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Not saying there will be zero attrition or that the Cloud won't impede growth, but people have no idea how entrenched this stuff is. There are IBM systems that make things run that people have no idea about it, and the code was written in the 1960s. This is sticky stuff.

People who have never seen the guts of a corporate IT system are at a fundamental disadvantage when evaluating these types of companies because the level of stickiness that exists is just phenomenal and beyond belief to most people. In many cases, the same code has been running for decades and the people who wrote it are long gone. Defined business processes critical to the operations of a business may reside in legacy systems that few in an organization even understand. Therefore, it is not so easy to simply jump to new technology because the logic behind existing systems may be so poorly understood and documented that a jump to a new system would entail significant business risk. Most CEOs regard IT as a back office function, not as a source of potential differentiation or competitive advantage. CIOs get the call when systems are broken and system migrations go poorly but usually just a quick slap on the back when things go well. In other words, there is often an asymmetry between the risks and rewards of a major systems renovation tilting the default toward inaction.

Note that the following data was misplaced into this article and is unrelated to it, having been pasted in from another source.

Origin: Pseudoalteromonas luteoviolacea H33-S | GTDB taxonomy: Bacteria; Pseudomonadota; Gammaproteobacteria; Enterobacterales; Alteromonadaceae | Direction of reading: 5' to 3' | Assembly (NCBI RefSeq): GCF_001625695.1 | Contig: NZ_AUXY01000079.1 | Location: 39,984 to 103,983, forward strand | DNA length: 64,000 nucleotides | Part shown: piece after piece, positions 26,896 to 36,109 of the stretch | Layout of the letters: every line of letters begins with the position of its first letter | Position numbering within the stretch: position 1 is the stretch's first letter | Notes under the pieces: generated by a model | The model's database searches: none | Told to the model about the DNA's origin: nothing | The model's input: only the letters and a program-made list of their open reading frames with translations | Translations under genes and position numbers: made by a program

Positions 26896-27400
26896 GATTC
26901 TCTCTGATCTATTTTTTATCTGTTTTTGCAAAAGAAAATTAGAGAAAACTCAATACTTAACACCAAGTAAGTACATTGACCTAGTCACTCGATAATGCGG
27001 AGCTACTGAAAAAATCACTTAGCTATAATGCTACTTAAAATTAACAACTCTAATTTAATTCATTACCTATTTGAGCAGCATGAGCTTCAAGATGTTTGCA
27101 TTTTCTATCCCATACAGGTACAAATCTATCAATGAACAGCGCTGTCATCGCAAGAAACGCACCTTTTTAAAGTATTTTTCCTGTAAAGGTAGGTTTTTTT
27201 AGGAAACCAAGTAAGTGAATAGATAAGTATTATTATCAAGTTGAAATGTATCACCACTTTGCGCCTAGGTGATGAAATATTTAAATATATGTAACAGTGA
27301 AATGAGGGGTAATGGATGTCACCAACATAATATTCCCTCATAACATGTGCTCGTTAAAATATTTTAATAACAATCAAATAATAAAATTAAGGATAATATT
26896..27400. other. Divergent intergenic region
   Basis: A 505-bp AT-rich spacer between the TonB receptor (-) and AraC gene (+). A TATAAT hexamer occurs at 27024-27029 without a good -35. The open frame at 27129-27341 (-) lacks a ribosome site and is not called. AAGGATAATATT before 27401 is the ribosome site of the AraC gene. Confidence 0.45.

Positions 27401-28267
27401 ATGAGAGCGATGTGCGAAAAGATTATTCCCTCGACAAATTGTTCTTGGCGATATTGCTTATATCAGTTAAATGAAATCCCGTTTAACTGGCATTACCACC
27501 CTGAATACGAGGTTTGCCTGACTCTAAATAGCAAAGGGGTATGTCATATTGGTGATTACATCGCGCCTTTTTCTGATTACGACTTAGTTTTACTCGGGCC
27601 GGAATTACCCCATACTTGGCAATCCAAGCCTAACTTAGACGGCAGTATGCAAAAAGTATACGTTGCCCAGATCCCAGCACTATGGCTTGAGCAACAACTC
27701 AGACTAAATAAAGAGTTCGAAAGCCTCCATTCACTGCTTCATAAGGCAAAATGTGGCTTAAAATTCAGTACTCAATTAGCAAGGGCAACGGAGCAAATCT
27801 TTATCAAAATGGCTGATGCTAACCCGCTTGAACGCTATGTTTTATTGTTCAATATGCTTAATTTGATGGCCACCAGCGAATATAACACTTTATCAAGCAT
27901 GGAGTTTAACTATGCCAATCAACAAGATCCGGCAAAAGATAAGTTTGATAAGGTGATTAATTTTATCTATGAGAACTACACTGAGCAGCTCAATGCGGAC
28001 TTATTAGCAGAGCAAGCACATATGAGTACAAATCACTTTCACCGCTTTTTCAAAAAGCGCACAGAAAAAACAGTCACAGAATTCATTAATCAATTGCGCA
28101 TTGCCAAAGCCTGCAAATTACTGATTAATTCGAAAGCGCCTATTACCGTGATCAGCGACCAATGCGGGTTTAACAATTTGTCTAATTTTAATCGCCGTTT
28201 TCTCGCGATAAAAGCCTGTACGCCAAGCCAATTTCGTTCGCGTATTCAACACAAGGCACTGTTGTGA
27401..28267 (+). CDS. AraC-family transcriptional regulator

This is not to say that systems upgrades are impossible or that ancient code will last forever, only that the period of transition is longer and more drawn out than most people appreciate. The cloud is real and has benefits, but also poses certain security risks as well as execution risks as legacy systems are migrated. Furthermore, robust clouds are not running on a bunch of crappy commodity PC hardware. I'm a bit removed in terms of years from the industry but I doubt that much has seriously changed in terms of human nature or the challenges of systems migrations. We have as a wonderful example of how difficult it is to stitch together multiple legacy systems in a coherent manner - even in a situation that is unbelievably mission critical for the President who controls resources far in excess of the typical CEO yet stands powerless to fix the mess.
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